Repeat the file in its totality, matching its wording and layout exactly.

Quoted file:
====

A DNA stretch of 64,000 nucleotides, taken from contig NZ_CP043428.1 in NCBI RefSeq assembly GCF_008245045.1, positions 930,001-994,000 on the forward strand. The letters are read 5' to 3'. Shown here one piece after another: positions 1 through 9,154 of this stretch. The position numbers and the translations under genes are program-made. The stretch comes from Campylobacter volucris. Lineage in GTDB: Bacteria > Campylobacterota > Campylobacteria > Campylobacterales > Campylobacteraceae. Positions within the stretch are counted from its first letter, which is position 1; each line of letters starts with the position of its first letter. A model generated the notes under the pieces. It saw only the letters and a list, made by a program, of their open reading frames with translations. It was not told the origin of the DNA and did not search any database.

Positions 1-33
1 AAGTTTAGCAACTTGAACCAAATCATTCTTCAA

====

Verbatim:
A DNA stretch of 64,000 nucleotides, taken from contig NZ_CP043428.1 in NCBI RefSeq assembly GCF_008245045.1, positions 930,001-994,000 on the forward strand. The letters are read 5' to 3'. Shown here one piece after another: positions 1 through 9,154 of this stretch. The position numbers and the translations under genes are program-made. The stretch comes from Campylobacter volucris. Lineage in GTDB: Bacteria > Campylobacterota > Campylobacteria > Campylobacterales > Campylobacteraceae. Positions within the stretch are counted from its first letter, which is position 1; each line of letters starts with the position of its first letter. A model generated the notes under the pieces. It saw only the letters and a list, made by a program, of their open reading frames with translations. It was not told the origin of the DNA and did not search any database.

Positions 1-33
1 AAGTTTAGCAACTTGAACCAAATCATTCTTCAA